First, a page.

A broader picture and a louder complaint develop. Ableman is concerned about his moribund career and his excoriating harangues on talentless peers and paltry writers' wages are stoked with righteous ire and devoid of self-pity. But when the death of his publisher leads to a screed on the death of the novel, Ableman starts to rant, and noisily, on "the devaluation of the book as object, the disappearance of the word as the book's medium" but also "library closures, Oxfam, Amazon, e-books, iPads, Oprah, apps, Richard and Judy, Facebook, Formspring, Yelp, three-for-two, the graphic novel, Kindle, vampirism". The shorter, subtler grumbles are by turn funny ("unread, we were dying of word-gangrene") and lyrical ("our own unencountered words were killing us"); but they only give rise to another flashpoint, and before we know it we are confronted with another screed bewailing the evil predominance of the detective novel, the children's novel and the debut novel. Zoo Time is marred by Ableman being mired in fury, and it is during these rants that resemblance morphs into reality, with Ableman feeling less like a fictional puppet of the author and more like the puppet-master himself.

Luckily, Zoo Time is also deeply funny, and there is more than enough comedy to temporarily muffle the angry diatribes. Most of the humour is derived from self-reflexive, self-deprecating character assassinations. Ableman is "a writer of rudery" (and yet one who "joined words, not bodies") and the ribald contents of his books provide many laughs. Comedy has played a key role in Jacobson's books, and in a critical work, Seriously Funny - From The Ridiculous To The Sublime (1997), he argues that comedy's overriding preoccupation is "that we resemble beasts more closely than we resemble gods, and that we make great fools of ourselves the moment we forget it". It is precisely when Ableman takes himself too seriously that he becomes an object of derision, particularly for his wife.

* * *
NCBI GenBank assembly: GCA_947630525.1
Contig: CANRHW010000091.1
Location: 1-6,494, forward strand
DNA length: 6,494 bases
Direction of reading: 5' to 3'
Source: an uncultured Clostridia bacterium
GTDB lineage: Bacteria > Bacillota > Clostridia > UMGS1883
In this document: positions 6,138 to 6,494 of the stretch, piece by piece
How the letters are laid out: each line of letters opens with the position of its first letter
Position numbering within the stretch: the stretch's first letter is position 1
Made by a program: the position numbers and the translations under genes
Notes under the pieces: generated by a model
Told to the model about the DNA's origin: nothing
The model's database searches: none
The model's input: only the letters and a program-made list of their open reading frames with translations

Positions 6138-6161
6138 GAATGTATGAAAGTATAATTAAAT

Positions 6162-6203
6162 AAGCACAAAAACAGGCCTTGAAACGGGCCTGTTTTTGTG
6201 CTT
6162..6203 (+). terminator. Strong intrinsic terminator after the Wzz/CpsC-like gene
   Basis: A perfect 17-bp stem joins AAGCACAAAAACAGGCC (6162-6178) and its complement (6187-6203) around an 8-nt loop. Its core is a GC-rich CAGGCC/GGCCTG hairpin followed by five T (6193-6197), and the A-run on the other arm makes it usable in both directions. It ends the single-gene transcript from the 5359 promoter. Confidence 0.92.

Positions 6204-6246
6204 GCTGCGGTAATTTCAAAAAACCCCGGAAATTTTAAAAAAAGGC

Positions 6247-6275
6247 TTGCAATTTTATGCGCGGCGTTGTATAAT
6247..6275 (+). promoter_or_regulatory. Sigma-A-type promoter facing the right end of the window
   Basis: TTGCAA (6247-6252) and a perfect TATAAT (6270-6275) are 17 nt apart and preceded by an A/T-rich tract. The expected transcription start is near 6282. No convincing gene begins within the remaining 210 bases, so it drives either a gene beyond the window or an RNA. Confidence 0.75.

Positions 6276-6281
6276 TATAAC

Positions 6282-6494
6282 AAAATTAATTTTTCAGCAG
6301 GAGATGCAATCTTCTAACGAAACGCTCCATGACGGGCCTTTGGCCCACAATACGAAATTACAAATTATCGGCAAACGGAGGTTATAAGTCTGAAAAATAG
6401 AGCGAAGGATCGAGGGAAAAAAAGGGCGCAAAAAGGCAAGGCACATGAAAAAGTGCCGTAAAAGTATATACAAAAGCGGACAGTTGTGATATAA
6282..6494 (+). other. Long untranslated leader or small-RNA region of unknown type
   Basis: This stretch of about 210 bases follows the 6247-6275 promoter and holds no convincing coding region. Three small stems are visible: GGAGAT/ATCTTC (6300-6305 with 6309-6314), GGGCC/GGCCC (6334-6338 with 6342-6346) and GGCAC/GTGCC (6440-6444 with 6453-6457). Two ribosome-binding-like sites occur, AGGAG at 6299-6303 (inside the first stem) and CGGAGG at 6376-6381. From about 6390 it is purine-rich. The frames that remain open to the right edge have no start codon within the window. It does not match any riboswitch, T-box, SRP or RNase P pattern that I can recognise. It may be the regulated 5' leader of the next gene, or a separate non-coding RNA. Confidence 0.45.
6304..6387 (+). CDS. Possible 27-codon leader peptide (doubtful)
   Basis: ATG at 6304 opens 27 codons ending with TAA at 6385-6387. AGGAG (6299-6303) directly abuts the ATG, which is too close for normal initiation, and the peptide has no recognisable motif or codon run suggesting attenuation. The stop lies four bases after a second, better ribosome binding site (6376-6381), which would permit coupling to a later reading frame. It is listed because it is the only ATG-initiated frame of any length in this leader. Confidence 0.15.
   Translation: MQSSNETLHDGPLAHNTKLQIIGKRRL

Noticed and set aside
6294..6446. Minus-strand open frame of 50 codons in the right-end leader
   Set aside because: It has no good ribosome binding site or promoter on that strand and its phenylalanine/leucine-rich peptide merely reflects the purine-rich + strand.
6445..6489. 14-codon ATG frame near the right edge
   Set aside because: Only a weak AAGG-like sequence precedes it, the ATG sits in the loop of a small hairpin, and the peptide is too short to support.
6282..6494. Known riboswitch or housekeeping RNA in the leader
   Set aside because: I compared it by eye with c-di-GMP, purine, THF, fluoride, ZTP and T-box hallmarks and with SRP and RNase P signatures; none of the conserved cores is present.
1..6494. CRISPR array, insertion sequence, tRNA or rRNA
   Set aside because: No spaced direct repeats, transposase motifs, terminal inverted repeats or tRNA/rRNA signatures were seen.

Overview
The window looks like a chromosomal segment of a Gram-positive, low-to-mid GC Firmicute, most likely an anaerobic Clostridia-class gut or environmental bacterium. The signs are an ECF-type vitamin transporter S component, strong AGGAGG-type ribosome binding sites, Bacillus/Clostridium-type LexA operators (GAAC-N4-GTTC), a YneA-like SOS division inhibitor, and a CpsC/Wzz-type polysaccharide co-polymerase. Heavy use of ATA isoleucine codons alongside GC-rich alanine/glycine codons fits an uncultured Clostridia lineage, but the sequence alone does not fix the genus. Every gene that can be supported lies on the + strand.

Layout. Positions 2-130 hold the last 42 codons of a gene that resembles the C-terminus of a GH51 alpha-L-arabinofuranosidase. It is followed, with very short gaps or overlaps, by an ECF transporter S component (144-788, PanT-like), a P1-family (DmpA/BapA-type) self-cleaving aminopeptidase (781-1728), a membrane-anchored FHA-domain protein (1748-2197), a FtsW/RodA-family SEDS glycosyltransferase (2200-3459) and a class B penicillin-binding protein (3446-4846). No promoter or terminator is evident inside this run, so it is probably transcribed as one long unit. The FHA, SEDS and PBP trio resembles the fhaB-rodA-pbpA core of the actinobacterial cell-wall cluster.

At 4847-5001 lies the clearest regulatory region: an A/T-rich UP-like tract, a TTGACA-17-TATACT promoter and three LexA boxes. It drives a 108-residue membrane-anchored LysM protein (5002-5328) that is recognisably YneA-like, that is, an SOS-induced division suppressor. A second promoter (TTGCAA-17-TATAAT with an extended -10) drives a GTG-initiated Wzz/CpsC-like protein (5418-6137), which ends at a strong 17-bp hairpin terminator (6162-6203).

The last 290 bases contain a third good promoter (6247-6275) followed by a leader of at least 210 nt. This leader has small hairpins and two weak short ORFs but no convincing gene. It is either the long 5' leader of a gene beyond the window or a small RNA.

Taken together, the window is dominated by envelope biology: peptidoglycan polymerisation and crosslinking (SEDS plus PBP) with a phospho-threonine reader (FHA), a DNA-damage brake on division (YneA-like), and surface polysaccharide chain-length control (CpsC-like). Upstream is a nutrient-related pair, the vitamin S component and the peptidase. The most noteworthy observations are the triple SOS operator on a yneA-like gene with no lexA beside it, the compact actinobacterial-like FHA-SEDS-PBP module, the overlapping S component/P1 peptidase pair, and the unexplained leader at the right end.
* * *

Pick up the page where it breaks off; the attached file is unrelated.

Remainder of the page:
Jacobson also excels at farce, unafraid at going over the top while always retaining a kernel of truth. At the opposite end of this same scale, Jacobson is just as adept at mingling pathos with humour, as when Ableman realises that fiction has been usurped by food and fashion and that comedians are the new writers. However, Jacobson comes unstuck with an overreliance on repetition for gags. Asked by his wife what his book is about, Ableman answers "animality, sensuality, cruelty, indifference". The punchline arrives when immediately afterwards "she laughed animalistically, sensually, cruelly, indifferently". Later, Ableman visits his parents and finds them "doing a jigsaw of Chester Castle. The last time I'd visited them they were doing a jigsaw of Chester Castle". The first instance is mildly amusing but it is a trope that quickly becomes wearying and, more disastrous for comedy, predictable.

"I know when a writer's in trouble," Ableman tells his agent. "When he resorts to writing about writing." This is usually the case, but Jacobson had an axe to grind and a tale to tell. He had written half of Zoo Time when he won the Booker, and it must have felt strange finishing a satirical novel about the decline of literary culture and featuring an unappreciated writer modelled on himself, after winning a top literary prize. He stuck to his guns and kept his original bugbears in his sights but it is a pity he comes out with all of those guns blazing. Jacobson's superabundance of caustic humour is always welcome, but with regards to those gripes, less is definitely more.

Malcolm Forbes is a freelance essayist and reviewer.